Prose Fiction in the English Classroom
In this module we will be looking closely at how to approach close reading of fiction with our Senior English students. We will:
- think about text selection.
- think holistically about what a fiction unit might cover.
- understand some 'generic' elements of prose fiction as a form and how they might be taught. - learn how to develop 3 level guides as prompts for "close reading".
Let's begin by discussing the novels we might use with a senior English class. In most departments, teachers are free to choose texts for study with their class (departmental resources will limit the scope of your choice). It is important that you develop an idea of what you think is suitable for a senior class. Think back to your own experiences with prose fiction study and to texts you have enjoyed reading independently. Are there any you would consider appropriate for study with a year 11, 12 or 13 class? Why?
Activity 1:1:1: Discussion Forum - Texts for study
Narrative study - an overview
The study of narrative is the study of how stories are told. When we study prose fiction, we are looking in detail at the choices that the author has made and how those choices combine to create a particular piece of writing. It is important to convey to your students the idea that nothing happens by accident; everything contained in the novel /short story is a product of the author's choices. These choices are made purposefully for a particular effect and to elicit a particular response in the reader. In order to help students understand this, we need to focus our study on the 'selection' and 'organisation' of material in the text.
The following outline provides a useful overview of the headings we might include in a novel study structured around the 'selction' and 'organistaion' of material in a text. Read through the outline carefully.
NarrativeNarrative is how a story is told.
The how of story-telling involves techniques and conventions characteristic of narrative genres, e.g. narratives, anecdotes, news stories, parables.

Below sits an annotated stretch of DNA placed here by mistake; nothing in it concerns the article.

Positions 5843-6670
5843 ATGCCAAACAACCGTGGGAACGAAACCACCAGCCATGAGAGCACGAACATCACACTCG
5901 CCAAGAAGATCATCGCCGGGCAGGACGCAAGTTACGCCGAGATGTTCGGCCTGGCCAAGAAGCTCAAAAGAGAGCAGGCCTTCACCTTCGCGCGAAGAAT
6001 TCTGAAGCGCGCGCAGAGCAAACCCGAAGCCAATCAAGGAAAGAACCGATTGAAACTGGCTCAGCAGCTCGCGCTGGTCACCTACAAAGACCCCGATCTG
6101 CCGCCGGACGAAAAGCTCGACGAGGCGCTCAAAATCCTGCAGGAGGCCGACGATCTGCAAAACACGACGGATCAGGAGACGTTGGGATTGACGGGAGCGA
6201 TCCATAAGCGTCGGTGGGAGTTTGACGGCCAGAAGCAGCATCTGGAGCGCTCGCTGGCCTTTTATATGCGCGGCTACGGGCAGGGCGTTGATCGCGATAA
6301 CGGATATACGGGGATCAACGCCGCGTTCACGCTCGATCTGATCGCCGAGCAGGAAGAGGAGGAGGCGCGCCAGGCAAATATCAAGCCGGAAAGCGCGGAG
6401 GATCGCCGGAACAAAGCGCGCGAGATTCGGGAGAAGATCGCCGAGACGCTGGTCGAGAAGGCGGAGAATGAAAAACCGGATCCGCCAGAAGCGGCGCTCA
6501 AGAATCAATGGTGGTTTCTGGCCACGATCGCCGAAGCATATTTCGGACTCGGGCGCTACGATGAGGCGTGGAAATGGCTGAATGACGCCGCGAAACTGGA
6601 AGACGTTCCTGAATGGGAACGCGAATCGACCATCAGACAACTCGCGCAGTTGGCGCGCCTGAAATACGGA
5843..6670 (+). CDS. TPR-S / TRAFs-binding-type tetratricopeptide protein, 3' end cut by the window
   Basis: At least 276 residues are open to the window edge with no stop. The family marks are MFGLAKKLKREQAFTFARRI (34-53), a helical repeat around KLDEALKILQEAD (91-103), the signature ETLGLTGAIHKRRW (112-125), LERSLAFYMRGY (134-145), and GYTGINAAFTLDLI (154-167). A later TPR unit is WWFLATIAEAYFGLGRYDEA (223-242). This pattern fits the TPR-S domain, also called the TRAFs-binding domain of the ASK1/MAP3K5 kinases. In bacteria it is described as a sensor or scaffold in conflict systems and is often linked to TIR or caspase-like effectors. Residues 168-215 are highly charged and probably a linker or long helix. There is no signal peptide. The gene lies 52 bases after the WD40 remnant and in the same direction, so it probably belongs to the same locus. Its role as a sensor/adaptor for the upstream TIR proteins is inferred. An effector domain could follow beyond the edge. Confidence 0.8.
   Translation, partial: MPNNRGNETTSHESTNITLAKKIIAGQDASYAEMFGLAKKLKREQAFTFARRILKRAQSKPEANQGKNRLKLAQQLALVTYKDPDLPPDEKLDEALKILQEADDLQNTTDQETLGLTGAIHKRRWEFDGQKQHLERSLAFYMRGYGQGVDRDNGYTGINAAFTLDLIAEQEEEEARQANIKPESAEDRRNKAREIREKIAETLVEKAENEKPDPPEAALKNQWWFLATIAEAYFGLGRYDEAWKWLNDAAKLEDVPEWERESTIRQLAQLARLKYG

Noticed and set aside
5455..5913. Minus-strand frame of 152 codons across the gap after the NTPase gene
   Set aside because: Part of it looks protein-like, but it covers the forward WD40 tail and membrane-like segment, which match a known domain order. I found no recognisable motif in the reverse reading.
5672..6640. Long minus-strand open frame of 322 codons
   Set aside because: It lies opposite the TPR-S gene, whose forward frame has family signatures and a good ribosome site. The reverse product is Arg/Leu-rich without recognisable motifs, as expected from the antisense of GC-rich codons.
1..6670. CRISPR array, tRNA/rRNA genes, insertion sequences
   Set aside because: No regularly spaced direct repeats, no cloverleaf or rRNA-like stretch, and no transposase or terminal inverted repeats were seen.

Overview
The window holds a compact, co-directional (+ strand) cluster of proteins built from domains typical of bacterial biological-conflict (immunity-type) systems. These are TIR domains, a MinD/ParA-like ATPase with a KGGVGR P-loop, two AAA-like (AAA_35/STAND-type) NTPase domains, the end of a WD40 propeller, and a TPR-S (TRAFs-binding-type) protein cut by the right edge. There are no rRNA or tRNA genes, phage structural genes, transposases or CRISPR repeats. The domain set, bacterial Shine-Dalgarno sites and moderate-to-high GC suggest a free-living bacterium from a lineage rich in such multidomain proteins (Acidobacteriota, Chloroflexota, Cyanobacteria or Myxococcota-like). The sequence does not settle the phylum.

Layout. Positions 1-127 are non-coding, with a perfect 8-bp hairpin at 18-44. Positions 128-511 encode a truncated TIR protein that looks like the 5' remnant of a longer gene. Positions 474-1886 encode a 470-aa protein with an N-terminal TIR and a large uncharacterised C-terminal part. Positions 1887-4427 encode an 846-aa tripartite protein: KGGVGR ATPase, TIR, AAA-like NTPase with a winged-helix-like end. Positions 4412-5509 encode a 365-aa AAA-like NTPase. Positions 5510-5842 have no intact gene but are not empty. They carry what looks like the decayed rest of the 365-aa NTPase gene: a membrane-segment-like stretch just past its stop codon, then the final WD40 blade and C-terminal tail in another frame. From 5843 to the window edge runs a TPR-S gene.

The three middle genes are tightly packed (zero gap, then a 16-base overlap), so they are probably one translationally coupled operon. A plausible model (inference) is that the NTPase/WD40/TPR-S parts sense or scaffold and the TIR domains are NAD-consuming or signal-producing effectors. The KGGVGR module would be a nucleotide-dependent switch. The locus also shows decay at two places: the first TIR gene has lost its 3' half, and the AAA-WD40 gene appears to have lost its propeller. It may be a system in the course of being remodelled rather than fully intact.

A) SELECTION(i) Vantage Point:1. Who tells the story. (Narrator) 2. Scope of the access. (Limited/omniscient)
3 Perspective in time (Removed/retrospective, immediate -- tense) (ii) Content:1. What are the significant settings?
2. Who are the significant characters?
3. What are the significant events and actions?
B) ORGANISATION(i) The basis for sequence (plot)
(ii) The basis for juxtaposition.
Using this as our guide, let's look at how we might approach each aspect with a senior English class. In particular, we will discuss the activities, explanations and questions that might be of use. First though, we need a short story to read as an example for discussion. Read through the story "A Piece of Yellow Soap" by Frank Sargeson.
At the very beginning of a prose fiction unit, it is common for a teacher to ask students to engage in an introductory activity. These activities are designed to draw students into the study of a text they have not yet read. A pre-reading activity might address itself to the theme of a piece of fiction, or be concerned with some aspect of style or form. Design a pre-reading activity you might use with a class studying "A Piece of Yellow Soap", then add your ideas to the discussion below.
Activity 1:1:2: Discussion Forum - Pre-reading
Point of View
Once the pre-reading is complete and the students have read the text (hopefully), it is time to look in detail at various aspects of the text. It is not unusual for teachers to begin discussions on a novel/short story with a close look at the 'vantage point' or point of view chosen by the writer. In my experience, students tend to struggle a little with point of view and the idea of a narrator, so it is important to have a clear explanation up your sleeve. Think about how you would describe the concept of point of view to a senior English class. And,...
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